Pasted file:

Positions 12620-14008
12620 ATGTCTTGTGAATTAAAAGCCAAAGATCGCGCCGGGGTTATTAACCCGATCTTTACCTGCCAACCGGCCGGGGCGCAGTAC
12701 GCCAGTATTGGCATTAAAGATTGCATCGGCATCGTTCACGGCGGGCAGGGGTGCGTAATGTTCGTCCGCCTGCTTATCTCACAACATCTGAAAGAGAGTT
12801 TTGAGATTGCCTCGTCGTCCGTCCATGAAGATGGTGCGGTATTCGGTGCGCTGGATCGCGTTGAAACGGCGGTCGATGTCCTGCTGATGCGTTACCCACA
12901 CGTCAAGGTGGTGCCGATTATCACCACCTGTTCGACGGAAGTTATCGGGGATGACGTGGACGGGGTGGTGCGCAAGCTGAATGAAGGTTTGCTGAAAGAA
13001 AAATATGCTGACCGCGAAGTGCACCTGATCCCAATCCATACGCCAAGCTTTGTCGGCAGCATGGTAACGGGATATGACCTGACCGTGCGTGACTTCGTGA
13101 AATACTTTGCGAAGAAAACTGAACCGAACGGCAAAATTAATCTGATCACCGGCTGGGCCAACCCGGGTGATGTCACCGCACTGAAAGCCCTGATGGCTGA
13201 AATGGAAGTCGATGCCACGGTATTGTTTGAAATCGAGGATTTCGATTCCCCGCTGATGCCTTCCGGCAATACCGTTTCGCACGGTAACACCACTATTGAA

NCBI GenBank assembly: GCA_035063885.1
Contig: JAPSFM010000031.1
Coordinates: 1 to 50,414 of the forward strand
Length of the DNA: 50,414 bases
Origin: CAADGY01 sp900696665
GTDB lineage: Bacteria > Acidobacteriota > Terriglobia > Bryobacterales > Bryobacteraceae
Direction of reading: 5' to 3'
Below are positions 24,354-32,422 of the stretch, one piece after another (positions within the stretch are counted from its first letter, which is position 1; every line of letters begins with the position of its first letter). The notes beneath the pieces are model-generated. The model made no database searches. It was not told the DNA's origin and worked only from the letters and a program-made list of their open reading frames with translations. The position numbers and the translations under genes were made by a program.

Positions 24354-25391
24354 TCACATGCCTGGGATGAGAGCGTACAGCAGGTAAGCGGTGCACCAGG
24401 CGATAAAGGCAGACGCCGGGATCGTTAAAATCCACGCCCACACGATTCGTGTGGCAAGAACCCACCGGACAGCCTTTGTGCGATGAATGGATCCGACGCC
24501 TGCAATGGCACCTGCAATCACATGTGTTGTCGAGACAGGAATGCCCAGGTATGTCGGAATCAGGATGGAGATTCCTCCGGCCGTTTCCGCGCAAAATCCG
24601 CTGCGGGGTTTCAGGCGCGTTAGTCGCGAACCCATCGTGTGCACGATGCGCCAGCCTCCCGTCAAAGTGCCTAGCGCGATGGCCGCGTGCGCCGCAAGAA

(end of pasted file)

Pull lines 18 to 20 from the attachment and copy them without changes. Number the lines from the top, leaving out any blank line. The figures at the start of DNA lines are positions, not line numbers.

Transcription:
24354 TCACATGCCTGGGATGAGAGCGTACAGCAGGTAAGCGGTGCACCAGG
24401 CGATAAAGGCAGACGCCGGGATCGTTAAAATCCACGCCCACACGATTCGTGTGGCAAGAACCCACCGGACAGCCTTTGTGCGATGAATGGATCCGACGCC
24501 TGCAATGGCACCTGCAATCACATGTGTTGTCGAGACAGGAATGCCCAGGTATGTCGGAATCAGGATGGAGATTCCTCCGGCCGTTTCCGCGCAAAATCCG